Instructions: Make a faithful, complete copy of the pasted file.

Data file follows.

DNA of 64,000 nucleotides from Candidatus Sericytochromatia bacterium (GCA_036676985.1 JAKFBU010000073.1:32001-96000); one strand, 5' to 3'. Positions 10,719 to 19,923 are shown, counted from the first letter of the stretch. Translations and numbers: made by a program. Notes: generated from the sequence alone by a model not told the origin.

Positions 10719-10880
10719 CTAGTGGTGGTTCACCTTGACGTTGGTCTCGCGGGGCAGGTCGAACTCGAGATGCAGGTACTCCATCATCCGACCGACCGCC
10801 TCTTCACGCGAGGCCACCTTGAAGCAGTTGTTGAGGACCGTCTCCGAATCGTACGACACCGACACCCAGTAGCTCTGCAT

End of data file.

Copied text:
DNA of 64,000 nucleotides from Candidatus Sericytochromatia bacterium (GCA_036676985.1 JAKFBU010000073.1:32001-96000); one strand, 5' to 3'. Positions 10,719 to 19,923 are shown, counted from the first letter of the stretch. Translations and numbers: made by a program. Notes: generated from the sequence alone by a model not told the origin.

Positions 10719-10880
10719 CTAGTGGTGGTTCACCTTGACGTTGGTCTCGCGGGGCAGGTCGAACTCGAGATGCAGGTACTCCATCATCCGACCGACCGCC
10801 TCTTCACGCGAGGCCACCTTGAAGCAGTTGTTGAGGACCGTCTCCGAATCGTACGACACCGACACCCAGTAGCTCTGCAT